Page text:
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Many in the radio business, where sales set a slew of records last year including a 50-year high in national spot revenues, say Young & Rubicam is about to ruin the party.

The $1.8 billion agency sent a tremor through the industry with talk of bringing a post-analysis buying standard to radio for greater accountability. The standard could hold spot radio responsible for make-goods in much the same way TV is if viewership guarantees are made and audiences aren't delivered.

Radio ad revenue last year hit $10.7 billion, of which $1.9 billion was national spot time. Unlike TV, audience guarantees aren't commonly made in radio. Most agencies average two or more quarters to determine an audience estimate and negotiate accordingly.

"There is no question as to whether we will be implementing it; the question is how, with what methodology," said Bob Igiel, exec VP-director of broadcast buying and programming at Y&R.

He said a decision should be made within six months. The New York agency has formed a task force of researchers from other sources, such as Arbitron Co., sales rep companies like Interep Radio Store, broadcasters and others to study just how to implement post-analysis of the buys. The group is expected to meet two or three times by mid-May with the next planned mid-June.

Meanwhile, Arbitron, the primary radio ratings measurer, and the American Association of Advertising Agencies will convene their own meeting May 5 to address the issue.

Other ad agencies aren't yet publicly behind the idea. Opponents include Howard Nass, senior VP-spot broadcast director at Ogilvy & Mather, and Stu Gray, head of the media research board at the Four A's as well as senior VP-media research director at BBDO Worldwide.

New software from Donovan Data Systems and others, providing quick and easy analysis of ratings, is largely at the heart of the issue. Arbitron has already faced ongoing criticism of survey error margins and small sample sizes, which have led many agencies to cope with ratings "wobble" by averaging two or three survey periods for their buys.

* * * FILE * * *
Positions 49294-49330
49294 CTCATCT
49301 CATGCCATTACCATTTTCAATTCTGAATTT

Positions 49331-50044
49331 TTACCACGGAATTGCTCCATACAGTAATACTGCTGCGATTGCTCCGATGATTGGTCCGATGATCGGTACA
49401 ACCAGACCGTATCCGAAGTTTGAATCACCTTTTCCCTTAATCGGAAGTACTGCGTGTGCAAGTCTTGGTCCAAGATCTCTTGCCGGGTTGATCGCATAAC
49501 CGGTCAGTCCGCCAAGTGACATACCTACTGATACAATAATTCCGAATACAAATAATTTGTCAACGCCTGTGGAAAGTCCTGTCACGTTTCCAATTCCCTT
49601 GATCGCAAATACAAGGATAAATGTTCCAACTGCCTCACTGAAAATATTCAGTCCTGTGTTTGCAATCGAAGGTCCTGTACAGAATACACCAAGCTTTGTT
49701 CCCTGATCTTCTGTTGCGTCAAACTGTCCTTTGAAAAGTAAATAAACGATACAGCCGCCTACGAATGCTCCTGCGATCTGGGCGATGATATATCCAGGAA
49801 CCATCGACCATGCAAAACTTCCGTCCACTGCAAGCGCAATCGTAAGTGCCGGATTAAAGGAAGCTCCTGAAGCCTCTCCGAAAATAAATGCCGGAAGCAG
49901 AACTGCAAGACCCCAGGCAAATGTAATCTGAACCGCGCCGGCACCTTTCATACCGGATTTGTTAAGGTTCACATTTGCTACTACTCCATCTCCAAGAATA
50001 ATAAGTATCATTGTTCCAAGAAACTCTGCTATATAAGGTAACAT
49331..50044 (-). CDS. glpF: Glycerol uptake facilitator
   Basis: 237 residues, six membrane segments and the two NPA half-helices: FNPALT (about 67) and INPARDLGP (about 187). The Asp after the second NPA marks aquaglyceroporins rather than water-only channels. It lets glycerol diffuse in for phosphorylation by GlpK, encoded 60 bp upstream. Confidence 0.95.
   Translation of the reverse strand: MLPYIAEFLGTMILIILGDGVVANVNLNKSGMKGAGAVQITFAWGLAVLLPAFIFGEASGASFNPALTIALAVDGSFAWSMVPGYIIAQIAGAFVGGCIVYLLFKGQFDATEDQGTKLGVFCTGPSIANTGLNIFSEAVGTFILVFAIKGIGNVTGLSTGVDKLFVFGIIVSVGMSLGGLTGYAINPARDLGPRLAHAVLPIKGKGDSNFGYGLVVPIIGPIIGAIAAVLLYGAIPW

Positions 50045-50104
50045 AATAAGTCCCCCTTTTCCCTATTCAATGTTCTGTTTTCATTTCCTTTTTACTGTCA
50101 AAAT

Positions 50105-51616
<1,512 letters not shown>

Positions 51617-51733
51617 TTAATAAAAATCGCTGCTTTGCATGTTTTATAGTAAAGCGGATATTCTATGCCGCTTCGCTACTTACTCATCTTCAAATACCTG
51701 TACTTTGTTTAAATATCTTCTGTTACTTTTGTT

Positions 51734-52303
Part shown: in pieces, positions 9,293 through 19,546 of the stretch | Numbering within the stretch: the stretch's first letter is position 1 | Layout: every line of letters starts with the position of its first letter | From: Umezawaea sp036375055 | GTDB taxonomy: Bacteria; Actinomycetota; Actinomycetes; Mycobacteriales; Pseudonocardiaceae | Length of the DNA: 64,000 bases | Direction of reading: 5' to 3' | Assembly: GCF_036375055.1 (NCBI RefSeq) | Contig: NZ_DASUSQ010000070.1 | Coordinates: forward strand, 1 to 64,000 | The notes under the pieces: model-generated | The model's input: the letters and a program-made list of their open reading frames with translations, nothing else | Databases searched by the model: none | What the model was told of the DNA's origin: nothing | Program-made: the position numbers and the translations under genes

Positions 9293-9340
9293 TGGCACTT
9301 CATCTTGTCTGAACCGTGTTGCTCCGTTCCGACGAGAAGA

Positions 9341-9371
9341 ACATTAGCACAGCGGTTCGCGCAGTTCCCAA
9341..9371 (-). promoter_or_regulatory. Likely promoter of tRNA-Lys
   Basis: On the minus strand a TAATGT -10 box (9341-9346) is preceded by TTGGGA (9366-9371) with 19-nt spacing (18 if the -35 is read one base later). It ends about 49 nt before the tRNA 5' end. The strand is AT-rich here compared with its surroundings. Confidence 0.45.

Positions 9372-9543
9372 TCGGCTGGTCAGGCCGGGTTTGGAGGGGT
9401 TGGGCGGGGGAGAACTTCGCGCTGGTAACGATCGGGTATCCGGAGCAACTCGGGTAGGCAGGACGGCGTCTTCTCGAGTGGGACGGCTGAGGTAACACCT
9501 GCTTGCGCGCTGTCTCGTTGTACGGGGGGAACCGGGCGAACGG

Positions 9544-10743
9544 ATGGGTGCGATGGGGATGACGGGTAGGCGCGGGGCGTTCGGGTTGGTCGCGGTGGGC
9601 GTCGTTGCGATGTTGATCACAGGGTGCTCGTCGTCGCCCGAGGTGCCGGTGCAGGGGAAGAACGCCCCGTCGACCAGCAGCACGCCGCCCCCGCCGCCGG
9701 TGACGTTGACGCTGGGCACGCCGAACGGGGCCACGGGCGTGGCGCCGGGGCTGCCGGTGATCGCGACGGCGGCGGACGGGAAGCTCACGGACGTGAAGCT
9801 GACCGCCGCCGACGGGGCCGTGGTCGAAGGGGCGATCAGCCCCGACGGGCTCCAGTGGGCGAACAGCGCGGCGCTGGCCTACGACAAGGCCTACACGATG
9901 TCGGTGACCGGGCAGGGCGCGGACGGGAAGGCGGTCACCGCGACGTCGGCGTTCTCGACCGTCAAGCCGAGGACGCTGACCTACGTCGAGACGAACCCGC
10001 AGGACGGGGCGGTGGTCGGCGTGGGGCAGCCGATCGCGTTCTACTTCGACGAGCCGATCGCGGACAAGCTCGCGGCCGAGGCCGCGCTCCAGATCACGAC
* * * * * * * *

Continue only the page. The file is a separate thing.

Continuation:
A groundswell of opposition has surfaced from stations. Several of the country's largest station groups have denounced the proposal, some refusing to make guarantees.

Radio, industry executives say, is about formatting and promotion, whereas TV does much less promotion and is about programming.

"Our stations are vehemently opposed to it," said Bob Neil, exec VP-radio, Cox Broadcasting. "The major group owners I've talked to are probably not going to accept" business that requires guarantees. Mr. Igiel said that there would be no "official" guarantees.

Others who have spoken out against posting include Mel Karmazin, president-CEO of Infinity Broadcasting; Jeff Smulyan, CEO, Emmis Broadcasting; Bill Clark, chairman, Shamrock Broadcasting; and Wayne Vriesman, VP-radio, Tribune Broadcasting.

"Arbitron's data do not support the kind of minute detail to be broken down into individual hours," Mr. Neil said. "It was not intended to be used that way."

In the meantime, Y&R isn't requesting post-analysis from stations, Mr. Igiel said, with some exceptions in the San Francisco office.

Mr. Igiel added that he thinks posting will actually increase radio's revenues.

"Every medium has grown that is accountable," he said. "Accountability is not a dirty word. It's a wonderful way to justify investment.'

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